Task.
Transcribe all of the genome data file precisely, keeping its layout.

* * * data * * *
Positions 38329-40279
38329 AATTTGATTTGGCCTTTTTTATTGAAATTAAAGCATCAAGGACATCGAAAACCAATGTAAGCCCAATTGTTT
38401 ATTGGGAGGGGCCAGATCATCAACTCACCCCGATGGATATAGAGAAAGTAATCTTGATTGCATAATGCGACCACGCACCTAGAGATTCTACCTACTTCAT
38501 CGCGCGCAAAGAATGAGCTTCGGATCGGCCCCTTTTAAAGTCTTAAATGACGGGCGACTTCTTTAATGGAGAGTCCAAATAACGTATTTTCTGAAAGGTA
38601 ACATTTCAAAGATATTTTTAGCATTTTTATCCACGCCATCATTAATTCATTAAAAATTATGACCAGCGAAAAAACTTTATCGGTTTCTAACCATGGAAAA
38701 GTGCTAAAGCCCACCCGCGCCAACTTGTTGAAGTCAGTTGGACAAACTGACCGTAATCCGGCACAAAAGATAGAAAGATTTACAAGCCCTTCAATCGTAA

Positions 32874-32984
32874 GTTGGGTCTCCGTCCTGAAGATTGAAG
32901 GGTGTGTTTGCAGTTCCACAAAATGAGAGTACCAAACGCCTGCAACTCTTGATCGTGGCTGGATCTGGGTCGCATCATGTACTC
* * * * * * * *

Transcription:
Positions 38329-40279
38329 AATTTGATTTGGCCTTTTTTATTGAAATTAAAGCATCAAGGACATCGAAAACCAATGTAAGCCCAATTGTTT
38401 ATTGGGAGGGGCCAGATCATCAACTCACCCCGATGGATATAGAGAAAGTAATCTTGATTGCATAATGCGACCACGCACCTAGAGATTCTACCTACTTCAT
38501 CGCGCGCAAAGAATGAGCTTCGGATCGGCCCCTTTTAAAGTCTTAAATGACGGGCGACTTCTTTAATGGAGAGTCCAAATAACGTATTTTCTGAAAGGTA
38601 ACATTTCAAAGATATTTTTAGCATTTTTATCCACGCCATCATTAATTCATTAAAAATTATGACCAGCGAAAAAACTTTATCGGTTTCTAACCATGGAAAA
38701 GTGCTAAAGCCCACCCGCGCCAACTTGTTGAAGTCAGTTGGACAAACTGACCGTAATCCGGCACAAAAGATAGAAAGATTTACAAGCCCTTCAATCGTAA

Positions 32874-32984
32874 GTTGGGTCTCCGTCCTGAAGATTGAAG
32901 GGTGTGTTTGCAGTTCCACAAAATGAGAGTACCAAACGCCTGCAACTCTTGATCGTGGCTGGATCTGGGTCGCATCATGTACTC